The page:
It has been eons since I've last posted ... October? I have certainly let time get away from me, seeing as we're halfway through March.  I was inspired this morning to begin posting again as I read a blog of someone whom I admire very much, and I encourage you all to read and follow her postings - very cute, little tales of what life's like on the farm. Check out Melissa Beck's 'Calf Tales ... Rural Life in Arkansas'.  Melissa is my graduate advisor's wife, so I've had the pleasure of getting to know her through him.

A lot has happened since I've last written ... with the most grand change being that I will be a WIFE in June of this year!  In October of 2011, my boyfriend of 4 years asked me to marry him, to which I happily replied 'YES!'  So life has taken me on the wild ride of wedding planning while completing a thesis and preparing to graduate with my Master's in May, just a short month before I will walk down the isle.  Yikes!

While my life is about to change in big ways, there are also other changes occurring that are dear to my heart - the efficiency of cattle production in the United States.  I receive daily Drover's Cattle Network news emails - which I enjoy reading religiously on my phone before I crawl out of bed in the morning - and this morning, while reading a highlighted article, I saw another that caught my eye: Thirty Years of Improving Beef's Environmental Impact by Dr. Jude Capper.  It is a short, yet educational and informative article on segments of the beef industry and the strides we've taken to improve the efficiency of cattle production.

The article, summarizing Capper's work, states,
"By improving production efficiency, a reduction in the environmental impact is achieved by a dilution of maintenance energy requirements.  For the beef industry, this does not occur daily on an individual basis, but across individual animals over time and, on average, across the whole industry. The energy requirements for growing steers were 14,100 calories per day in 1977 and 20,300 calories per day in 2007.  However, because of the shorter days to harvest in 2007, only 27,000 calories were required to produce one pound of beef in 2007 compared to 30,593 calories in 1977.  Combined with the heavier carcass weights of modern cattle, in 2007 the United States produced almost 2.9 million more pounds of beef while harvesting 825,000 fewer cattle than 1977..."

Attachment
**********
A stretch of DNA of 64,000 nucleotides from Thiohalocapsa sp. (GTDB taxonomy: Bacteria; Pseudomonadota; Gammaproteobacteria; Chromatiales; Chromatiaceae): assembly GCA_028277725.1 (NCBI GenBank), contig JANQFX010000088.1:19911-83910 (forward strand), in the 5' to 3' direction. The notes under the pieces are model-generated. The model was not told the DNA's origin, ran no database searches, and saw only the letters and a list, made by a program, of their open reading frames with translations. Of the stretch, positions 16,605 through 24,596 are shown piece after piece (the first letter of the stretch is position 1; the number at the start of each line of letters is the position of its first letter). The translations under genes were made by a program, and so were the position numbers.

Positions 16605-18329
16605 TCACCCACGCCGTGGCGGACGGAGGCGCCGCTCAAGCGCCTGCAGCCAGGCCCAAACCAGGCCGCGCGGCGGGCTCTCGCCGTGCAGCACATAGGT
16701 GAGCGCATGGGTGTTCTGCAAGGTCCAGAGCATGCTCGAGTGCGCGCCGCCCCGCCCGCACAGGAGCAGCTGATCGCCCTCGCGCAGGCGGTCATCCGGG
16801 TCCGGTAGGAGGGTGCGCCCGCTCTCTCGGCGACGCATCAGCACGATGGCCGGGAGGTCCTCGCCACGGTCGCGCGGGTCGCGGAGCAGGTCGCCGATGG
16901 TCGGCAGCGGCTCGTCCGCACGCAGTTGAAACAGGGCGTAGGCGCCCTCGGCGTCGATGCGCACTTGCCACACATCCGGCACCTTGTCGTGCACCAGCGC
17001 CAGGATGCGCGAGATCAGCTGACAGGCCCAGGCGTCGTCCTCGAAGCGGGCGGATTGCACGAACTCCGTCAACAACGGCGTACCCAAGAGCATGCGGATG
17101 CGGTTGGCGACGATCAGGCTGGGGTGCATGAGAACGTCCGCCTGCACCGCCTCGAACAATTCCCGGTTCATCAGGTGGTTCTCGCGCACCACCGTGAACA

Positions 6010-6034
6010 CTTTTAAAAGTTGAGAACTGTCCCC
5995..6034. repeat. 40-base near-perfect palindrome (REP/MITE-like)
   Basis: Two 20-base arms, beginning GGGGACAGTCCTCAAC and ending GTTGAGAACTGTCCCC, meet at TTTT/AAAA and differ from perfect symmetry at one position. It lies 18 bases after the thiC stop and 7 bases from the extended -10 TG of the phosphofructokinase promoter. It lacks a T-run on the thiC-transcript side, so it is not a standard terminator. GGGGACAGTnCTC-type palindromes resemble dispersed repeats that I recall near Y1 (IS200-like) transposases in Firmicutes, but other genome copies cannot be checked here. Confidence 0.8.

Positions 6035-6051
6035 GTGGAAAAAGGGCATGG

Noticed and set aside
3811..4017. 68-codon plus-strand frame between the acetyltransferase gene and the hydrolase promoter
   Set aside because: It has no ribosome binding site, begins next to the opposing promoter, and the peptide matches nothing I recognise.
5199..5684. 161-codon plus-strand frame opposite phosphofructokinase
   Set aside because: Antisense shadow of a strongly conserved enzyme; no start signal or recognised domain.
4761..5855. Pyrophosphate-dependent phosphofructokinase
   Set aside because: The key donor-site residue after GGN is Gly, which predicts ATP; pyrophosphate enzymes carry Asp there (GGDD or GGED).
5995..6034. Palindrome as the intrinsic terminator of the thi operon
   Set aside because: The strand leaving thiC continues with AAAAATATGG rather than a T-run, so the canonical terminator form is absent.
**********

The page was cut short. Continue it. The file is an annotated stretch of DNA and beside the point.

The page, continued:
"...Despite the fact that resources required are only 66 – 86% of what they were in 1977, the amount of beef per animal is increased 128%.  In addition, improvements in efficiency of nutrient and energy use have resulted in less manure production and greenhouse gas emissions."
 This chart shows the reduction in greenhouse gas emission since 1977 in today's production systems. Although I haven't jumped on the bandwagon much with the new pop culture trends in health, nutrition, and "going green", improving the efficiency of our ag systems is something I feel very strongly about, and research proving just how far we've come is beyond exciting for me.  So, I love this graph and all that it represents for our cattle industry.  Pretty impressive, if ya ask me.
 Have a wonderful week!